This quote of St. John of the Cross was in an essay addressing fears which keeps us from God.

What are those attachments that keep us from joining in? 

Monday, January 6, 2014


1 John 3:22-4:6; Ps 2 I will give you all the nations for an inheritance; Matthew 4:12-25

I recently came across a book entitled "Jesus is____."  This nondenominational minister out in Oregon has adopted this phrase as his congregations mission statement.

The premise is we need to fill in the blank, Jesus is_____.

He never says this but the blank is ultimately filled in by the live we live, our actions, our words, our stance, our lifestyle, our choices.

What does the blank say as we look into our life.

On the same line of thought we can create a new phrase, "Love is_____."

Again how would we fill in the blank on such a statement.

For many we would say Love is a feeling. Or for others is would be Love is a choice.  And I'm sure there are just as many answers as there are blanks, yet it shouldn't be.

We shouldn't let there be so many interpretations of love because some things are not love.

Ultimately Love is____ well according to St. John Love is a command, "love one another as he commanded us."  The he is Jesus.

What did he command?  "As I have done for you, you must do for one another."  Or again, "no greater love than lay down one's life for one's friend."

Love is a command.

It requires obedience.  It reminds us that it must be greater the the feeling way in the moment we have them.  We cannot always trust our feelings but we can trust his command.

Love is_____.

Yes exactly that.

Sunday, January 5, 2014


ISaiah 60:1-6; Ps 72 Lord, every nation on earth will adore you; Ephesians 3:2-6; Matthew 2:1-12

"Go and search diligently for the child, bring me word, , that I to may go and do him homage…"

What went wrong?

How could Herod have these words pressed upon his lips yet the breath that produced them be so filled with guile that it would lead to the murder of every 2 year old boy and younger in the area in hopes to destroy the Christ child.


It is such an ugly word for it describes an uglier reality.  In fact deceit is antithesis to very reality of God himself.  God's word effects what it represents.  It makes happen what it carries.  Its breath and its meaning are identical.

Yet deceit is the opposite. The word produced is disguised and meant to fool.  Evil is nourished on the deceitful tongue.  Deceit is what fuels the fires of hell and all its torment.

What is so appalling is that we can all relate to Herod.  There is a little of Herod in all of us and this is why we fall silent when we read this gospel and experience the unfolding events.

Yet despite this God continues to make himself known.  The light continues to shine in the darkness.

St. John says it best, "the light entered the darkness and darkness did not overcome it."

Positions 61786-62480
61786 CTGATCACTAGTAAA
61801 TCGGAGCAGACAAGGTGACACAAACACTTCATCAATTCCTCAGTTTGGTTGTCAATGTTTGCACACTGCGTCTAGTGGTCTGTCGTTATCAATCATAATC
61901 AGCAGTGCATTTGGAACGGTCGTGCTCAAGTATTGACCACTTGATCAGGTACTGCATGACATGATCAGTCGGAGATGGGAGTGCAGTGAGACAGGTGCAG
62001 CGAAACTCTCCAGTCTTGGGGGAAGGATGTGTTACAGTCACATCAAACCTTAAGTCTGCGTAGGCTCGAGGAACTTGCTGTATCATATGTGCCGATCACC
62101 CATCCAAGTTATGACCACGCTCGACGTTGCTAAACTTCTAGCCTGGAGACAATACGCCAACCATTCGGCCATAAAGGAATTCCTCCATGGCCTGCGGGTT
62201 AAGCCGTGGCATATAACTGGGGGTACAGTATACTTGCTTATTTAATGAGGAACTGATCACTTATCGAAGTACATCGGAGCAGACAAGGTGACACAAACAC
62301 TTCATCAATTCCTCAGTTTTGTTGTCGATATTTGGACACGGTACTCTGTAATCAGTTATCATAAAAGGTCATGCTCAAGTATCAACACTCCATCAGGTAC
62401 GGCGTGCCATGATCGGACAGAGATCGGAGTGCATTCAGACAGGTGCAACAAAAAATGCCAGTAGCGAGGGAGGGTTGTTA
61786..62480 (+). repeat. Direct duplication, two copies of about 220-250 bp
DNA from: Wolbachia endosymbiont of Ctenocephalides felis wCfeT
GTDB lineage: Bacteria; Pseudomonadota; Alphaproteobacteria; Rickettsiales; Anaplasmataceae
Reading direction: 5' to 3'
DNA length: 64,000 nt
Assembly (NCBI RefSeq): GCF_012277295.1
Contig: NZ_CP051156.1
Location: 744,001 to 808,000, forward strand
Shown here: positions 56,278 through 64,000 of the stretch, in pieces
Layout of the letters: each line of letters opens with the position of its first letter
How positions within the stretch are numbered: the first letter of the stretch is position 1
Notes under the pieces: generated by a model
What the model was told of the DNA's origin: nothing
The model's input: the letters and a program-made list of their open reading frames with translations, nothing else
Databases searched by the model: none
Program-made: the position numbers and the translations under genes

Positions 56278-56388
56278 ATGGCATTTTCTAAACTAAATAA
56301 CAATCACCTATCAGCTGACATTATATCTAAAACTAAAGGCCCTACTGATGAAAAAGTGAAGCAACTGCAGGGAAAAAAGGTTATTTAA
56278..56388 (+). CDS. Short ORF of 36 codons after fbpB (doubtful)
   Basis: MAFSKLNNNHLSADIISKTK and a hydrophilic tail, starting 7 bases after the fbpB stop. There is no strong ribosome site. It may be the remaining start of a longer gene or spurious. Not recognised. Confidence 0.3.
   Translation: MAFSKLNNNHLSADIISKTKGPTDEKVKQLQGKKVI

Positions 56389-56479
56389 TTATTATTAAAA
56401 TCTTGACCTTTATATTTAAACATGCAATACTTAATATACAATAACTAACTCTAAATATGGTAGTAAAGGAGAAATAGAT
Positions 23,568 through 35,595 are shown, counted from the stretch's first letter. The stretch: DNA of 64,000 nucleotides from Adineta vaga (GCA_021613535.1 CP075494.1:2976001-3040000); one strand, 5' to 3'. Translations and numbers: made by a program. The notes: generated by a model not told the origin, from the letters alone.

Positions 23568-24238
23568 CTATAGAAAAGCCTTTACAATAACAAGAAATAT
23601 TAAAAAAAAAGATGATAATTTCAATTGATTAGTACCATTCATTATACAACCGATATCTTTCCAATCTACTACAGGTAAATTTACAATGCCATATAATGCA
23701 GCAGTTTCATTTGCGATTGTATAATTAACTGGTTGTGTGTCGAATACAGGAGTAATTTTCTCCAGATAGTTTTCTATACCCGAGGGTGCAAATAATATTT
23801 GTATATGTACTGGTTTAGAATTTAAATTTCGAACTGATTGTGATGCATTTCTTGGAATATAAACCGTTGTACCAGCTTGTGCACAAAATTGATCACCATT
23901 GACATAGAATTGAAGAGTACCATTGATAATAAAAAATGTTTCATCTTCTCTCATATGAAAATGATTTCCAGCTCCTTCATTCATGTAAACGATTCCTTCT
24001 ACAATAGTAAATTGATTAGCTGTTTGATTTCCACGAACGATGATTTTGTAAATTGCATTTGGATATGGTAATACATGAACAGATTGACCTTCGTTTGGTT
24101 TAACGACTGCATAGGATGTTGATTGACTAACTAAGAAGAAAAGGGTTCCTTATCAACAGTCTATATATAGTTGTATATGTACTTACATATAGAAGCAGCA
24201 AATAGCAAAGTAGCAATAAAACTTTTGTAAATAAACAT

The epiphany gives us hope that no matter how dark we may experience things in and around our life the light remains shining bright.

Friday, January 3, 2014


1 John 2:29-3:6; Ps 98 All the ends of the earth have seen the saving power of God; John 1:29-34

"You shall call his name Jesus, for he shall save his people from their sins."

Twice once with Mary and again with Joseph does the angel give the command that the child was to be named Jesus, which means savior.

To be saved from our sins, is this really something to be grateful for.

In his book on the Infant Narratives of Jesus, Pope Benedict expressed this sentiment, people are disappointed in Jesus because he comes to save them from their sins but what they want is to be saved from suffering. (p 42)

Pope Benedict points out the story of the paralytic who is brought to Jesus on a mat.  The sick man's condition was an urgent plea for salvation and Jesus response to this urgent plea was forgiveness of sins.

Yet the debate was whether or not it was sufficient since the last thing the people were concerned with was forgiveness for what they wanted was for him to walk.

Yet Jesus reveals that the priority of forgiveness for sins as the foundation of all true healing is clearly maintained.

What Jesus points the way for is a clear understanding of what is primary in life: right relationship with God only then can goodness be experienced.

This is what the Holy Name of Jesus represents.  The name itself points us toward the ultimate ground of reality: truth and goodness reside in that right relationship and only when it is healed can the human person be whole.

Thursday, January 2, 2014


1 john 2:22-28; Ps 98 all the ends of the earth have seen the saving power of God; John 1:19-28

Who are you?

This the question posed to John the Baptist.

How would we answer that question if posed to us?

Should we not ask ourselves this question routinely.

First in answering the question we must acknowledge who God is: I am who am or He who is.  This is how God, the creator,  has chosen to reveal his substance to us as related through the experience of Moses and the bush on fire yet not consumed.

If God is 'He who is' then what does that make us as creature?  Simply put in short answer form, "I am that who is not, at least who has existence not on its own but only from another.  And this existence has been redeemed by another as well.  Both my existence and my continued existence belongs to another.

Who am I?  I am one who has received a gift undeservingly.  I am a debtor.  And how can I make good on such a debt?

John the Baptist shows us in his response to the question 2000 years ago, "I am the voice of one crying out in the desert, Make straight the way of the Lord."

John continues to confess without denial that he was not the Christ.  Here we encounter the duty of a faithful servant: never to covet the master's glory and to ward off the glory lavished by the crowd."

In other words John simply states the fact, " I am nothing because if I am anything , I have it from another who is God."